The two innovations seem to coincide in automotive tech – the more hybrid tech progresses, with better feedback and data for the driver, the more safety and autonomous tech seems inevitable.
This became obvious to me driving the 2019 Chrysler Pacifica Hybrid this past week, including a trip across two states. I had the same jaw-drop moment realizing that the plug-in can go 32 miles in all-electric mode – typical on many smaller hybrids from Lexus and others, but the first time I’ve tested this feature in a minivan – and around 488 miles with electric-assist. That was enough range (520 total) to make the cross-state drive a little more economical.The shape of things to come
What I really appreciated though was the simple and clear display that shows real-time feedback. You can see exactly how much power the vehicle is using, whether it’s all electric, the gas engine, or a combination of both. I charged up several times, and then monitored how the Pacifica would stay in all electric mode for about 32 miles.
If I stepped down on the accelerator too much, the gas engine would engage. I learned to drive more carefully. The animated screen shows which drivetrain (electric, gas, or both) is activated as you drive.
You can also check your driving history using a simple and colorful chart. One day I drove entirely in electric mode around my hometown, charging up a couple of times in my own garage. I was able to check which days on my trip gave me the most range, and thought back about how part of that longer trip had involved an area with more hills and used more gas.
This level of feedback is just about right – there isn’t too much information, and yet it was enough to change how I drove the Pacifica and became a daily challenge.
I can see how there will be a confluence of this economical driving and feedback with the future of autonomous cars, when we have even more time to monitor how the vehicle is driving. As we enter an age of more intelligent cars that also connect to the roadway and other cars, we’ll see more safety tech match up nicely with more innovations in how the car itself drives, the ability to tweak more settings, and an interface that helps us keep tabs on things.
Overall, the Pacifica Hybrid is a good example of progress. It’s a full-size minivan with seating for seven comfortably. The Pacifica also has adaptive cruise control and lane-keeping. I was impressed because I wasn’t expecting this much range – or this much tech.
On The Road is TechRadar's regular look at the futuristic tech in today's hottest cars. John Brandon, a journalist who's been writing about cars for 12 years, puts a new car and its cutting-edge tech through the paces every week. One goal: To find out which new technologies will lead us to fully driverless cars.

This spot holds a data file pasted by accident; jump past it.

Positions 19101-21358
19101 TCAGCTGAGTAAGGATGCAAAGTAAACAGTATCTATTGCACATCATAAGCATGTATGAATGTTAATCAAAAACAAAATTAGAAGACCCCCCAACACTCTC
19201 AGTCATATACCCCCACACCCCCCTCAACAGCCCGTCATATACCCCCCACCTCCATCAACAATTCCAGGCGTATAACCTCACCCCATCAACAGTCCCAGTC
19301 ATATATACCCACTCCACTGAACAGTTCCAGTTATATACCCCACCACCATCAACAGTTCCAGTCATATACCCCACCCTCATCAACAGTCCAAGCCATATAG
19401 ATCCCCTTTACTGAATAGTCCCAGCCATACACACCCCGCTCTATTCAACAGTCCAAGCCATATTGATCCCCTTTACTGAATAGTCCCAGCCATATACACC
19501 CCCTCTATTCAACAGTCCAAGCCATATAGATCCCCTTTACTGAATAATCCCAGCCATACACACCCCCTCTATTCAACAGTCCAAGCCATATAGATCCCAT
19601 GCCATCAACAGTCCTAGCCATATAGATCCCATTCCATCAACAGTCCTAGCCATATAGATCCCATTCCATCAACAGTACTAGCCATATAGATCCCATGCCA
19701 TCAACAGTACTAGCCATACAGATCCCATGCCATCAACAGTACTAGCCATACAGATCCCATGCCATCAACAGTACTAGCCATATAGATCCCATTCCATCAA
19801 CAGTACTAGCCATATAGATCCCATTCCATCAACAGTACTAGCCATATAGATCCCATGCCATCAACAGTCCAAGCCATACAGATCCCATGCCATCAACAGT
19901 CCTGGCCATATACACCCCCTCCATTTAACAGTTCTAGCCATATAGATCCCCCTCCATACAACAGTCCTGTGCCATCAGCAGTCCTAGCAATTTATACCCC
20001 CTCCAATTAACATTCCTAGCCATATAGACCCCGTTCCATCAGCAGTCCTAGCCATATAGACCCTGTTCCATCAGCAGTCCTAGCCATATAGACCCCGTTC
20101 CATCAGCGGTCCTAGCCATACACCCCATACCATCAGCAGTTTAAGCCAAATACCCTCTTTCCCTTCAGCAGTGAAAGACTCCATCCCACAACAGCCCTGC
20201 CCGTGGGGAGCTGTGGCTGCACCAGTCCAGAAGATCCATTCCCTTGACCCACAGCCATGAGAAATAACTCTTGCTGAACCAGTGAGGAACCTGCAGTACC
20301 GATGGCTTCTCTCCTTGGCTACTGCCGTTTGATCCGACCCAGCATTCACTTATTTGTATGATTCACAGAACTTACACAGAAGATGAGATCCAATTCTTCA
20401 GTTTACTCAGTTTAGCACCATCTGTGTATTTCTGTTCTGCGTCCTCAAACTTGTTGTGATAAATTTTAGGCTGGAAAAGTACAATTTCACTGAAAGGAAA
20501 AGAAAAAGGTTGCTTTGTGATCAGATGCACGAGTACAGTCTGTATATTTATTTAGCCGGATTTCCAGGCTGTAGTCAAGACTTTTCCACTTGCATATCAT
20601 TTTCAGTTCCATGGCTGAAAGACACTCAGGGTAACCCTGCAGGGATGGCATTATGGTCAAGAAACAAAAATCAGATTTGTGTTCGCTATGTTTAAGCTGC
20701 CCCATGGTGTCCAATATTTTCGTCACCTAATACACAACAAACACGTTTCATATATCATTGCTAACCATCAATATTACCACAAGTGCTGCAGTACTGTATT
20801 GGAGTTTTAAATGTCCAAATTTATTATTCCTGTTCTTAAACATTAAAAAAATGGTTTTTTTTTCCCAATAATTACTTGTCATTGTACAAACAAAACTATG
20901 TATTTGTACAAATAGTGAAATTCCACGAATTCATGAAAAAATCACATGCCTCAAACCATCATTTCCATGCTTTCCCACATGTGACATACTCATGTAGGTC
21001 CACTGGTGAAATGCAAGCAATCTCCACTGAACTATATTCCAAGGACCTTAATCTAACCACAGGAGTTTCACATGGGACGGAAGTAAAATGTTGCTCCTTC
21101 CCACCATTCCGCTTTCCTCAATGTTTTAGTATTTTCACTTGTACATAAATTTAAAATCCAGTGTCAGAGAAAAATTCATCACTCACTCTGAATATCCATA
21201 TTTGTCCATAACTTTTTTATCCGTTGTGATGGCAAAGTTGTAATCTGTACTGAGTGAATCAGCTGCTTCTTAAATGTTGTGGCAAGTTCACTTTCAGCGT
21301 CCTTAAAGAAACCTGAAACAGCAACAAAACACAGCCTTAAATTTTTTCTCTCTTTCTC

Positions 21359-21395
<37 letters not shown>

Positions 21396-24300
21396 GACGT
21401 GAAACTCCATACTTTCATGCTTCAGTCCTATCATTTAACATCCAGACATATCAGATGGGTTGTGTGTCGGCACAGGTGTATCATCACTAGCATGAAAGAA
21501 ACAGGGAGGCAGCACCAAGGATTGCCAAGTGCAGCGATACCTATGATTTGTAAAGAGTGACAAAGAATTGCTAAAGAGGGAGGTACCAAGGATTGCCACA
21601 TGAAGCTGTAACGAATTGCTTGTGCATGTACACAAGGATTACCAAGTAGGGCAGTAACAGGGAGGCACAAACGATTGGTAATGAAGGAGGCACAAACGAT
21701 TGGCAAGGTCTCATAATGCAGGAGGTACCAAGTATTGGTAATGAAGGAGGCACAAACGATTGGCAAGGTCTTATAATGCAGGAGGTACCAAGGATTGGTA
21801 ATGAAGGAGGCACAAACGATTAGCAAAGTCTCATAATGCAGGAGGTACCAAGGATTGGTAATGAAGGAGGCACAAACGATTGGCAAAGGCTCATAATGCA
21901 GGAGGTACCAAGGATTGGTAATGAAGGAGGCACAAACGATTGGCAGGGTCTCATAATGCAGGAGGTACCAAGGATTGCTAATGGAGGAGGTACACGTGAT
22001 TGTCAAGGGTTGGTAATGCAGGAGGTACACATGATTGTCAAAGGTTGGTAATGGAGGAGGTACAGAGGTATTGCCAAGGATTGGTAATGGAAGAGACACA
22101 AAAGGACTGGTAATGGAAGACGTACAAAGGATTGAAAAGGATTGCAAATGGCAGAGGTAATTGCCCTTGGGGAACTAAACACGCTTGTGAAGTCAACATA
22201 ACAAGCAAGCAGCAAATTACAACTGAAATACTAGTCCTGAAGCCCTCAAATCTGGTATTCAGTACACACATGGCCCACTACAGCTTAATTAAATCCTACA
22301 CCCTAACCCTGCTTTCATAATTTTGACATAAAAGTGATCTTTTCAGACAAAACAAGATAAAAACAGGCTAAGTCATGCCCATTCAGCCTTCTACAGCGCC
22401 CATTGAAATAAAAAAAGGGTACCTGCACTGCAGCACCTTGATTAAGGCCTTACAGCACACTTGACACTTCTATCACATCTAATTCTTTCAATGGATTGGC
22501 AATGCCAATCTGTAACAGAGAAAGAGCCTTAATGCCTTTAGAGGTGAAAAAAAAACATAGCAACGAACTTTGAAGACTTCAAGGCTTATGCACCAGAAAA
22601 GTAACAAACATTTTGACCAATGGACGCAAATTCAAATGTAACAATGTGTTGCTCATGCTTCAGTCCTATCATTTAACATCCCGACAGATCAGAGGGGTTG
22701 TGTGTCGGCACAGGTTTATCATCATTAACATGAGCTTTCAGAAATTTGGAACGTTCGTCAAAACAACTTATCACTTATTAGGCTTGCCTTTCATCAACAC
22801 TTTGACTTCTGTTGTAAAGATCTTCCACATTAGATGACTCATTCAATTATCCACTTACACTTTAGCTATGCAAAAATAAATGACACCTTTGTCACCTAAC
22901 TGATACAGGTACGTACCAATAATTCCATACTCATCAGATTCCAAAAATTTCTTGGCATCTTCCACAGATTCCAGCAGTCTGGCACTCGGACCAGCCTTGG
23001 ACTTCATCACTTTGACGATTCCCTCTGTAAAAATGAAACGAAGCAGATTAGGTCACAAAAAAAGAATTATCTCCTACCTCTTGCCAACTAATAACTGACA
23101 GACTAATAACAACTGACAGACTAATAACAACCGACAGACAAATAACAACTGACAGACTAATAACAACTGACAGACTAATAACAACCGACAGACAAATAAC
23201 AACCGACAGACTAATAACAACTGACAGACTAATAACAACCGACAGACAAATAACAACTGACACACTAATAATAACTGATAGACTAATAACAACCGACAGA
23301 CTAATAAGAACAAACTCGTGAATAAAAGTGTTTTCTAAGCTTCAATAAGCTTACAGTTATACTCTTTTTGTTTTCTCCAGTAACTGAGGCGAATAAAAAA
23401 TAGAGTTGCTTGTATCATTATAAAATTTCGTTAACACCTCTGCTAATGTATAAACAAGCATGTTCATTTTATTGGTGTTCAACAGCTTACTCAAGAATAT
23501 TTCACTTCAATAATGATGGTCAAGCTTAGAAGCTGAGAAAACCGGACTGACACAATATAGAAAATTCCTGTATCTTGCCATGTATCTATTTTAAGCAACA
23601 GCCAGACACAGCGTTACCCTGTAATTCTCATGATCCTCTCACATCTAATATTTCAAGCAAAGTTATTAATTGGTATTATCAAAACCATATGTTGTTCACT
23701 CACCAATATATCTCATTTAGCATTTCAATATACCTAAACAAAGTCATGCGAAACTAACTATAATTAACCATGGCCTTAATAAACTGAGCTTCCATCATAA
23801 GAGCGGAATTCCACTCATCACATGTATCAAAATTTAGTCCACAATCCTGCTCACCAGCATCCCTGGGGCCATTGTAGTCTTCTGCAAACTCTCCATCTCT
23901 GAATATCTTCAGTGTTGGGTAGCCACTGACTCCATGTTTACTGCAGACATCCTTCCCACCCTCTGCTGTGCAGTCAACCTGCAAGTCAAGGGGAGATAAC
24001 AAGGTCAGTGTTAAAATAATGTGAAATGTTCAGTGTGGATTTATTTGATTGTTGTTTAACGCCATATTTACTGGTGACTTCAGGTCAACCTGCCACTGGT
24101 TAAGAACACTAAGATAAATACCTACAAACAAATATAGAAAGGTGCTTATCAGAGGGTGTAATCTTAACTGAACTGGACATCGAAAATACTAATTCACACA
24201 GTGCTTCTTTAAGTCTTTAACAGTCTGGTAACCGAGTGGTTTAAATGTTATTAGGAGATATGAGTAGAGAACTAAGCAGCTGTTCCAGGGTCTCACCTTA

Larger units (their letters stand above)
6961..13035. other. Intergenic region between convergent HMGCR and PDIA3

Gigabyte has shown off its new Aorus 5 and Aorus 7 gaming laptops at Computex 2019 in Taipei, Taiwan, with the company packing some seriously impressive tech into their thin and light bodies.
Both the 15-inch Aorus 5 and the 17-inch Aorus 7 will come packing the brand-new 9th generation Intel Core i7-9750H processor, as well as an Intel 760p SSD for storage and an LG IPS 144Hz gaming display.
- Checkout our list of the best gaming laptops
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According to Gigabyte, these new Aorus laptops have been made in collaboration with “well-known innovators worldwide”, making them the only laptops with 100% components from reputed brands.
Those components include Samsung-made RAM, Intel Killer 1550 Wi-Fi, and Nvidia graphics cards, all of which mean these new Aorus laptops should offer excellent performance and reliability.
Gigabyte hasn’t revealed prices, but we expect them to be quite high.
The new Gigabyte Aero 15 laptop (Image credit: Gigabyte)New and improved Aero series for creators
Gigabyte also showed off its new Aero series of laptops, which are aimed at content creators (such as video editors and photographers).
The 15-inch Aero 15 OLED features an Intel Core i9 8-core processor and Nvidia GTX 20 series graphics card, which should make it an excellent workstation laptop that can handle heavy duty video and image editing and rendering tasks.
These components are packed into a body that’s just 2cm thin and weighs 2kg. Gigabyte is also promising 8.5 hours of battery life – which would certainly be impressive considering the powerful hardware.
The screen of the Aero 15 OLED uses a 4K Samsung AMOLED panels and are Xrite Pantone certified for color accuracy – ideal for digital artists and photographers, for whom color accuracy is of the utmost importance.
The non-OLED Aero 15 (and the brand-new 17-inch Aero 17) uses a Sharp 240Hz IGZO display.
Gigabyte also uses an exclusive suite of tests to ensure that its Aero laptops can handle the rigors of creative work. According to the company, it “wants to ensure each and every creator gets the most stable performance in various scenarios, by taking the Aero to an industry first with specialised software and hardware compatibility tests including Adobe creative suite, Wacom digital drawing boards and Thunderbolt 3 external storage devices.”
The Aero 15 and Aero 15 OLED will be available in June 2019, and the flagship models will come with an Intel Core i9-9980HK processor and Nvidia GeForce RTX 2080 GPU.
There will also be configurations with Core i7-9750H processors and either an RTX 2060 or RTX 2070 GPU.
The new 17-inch Aero 17 is planned for August 2019.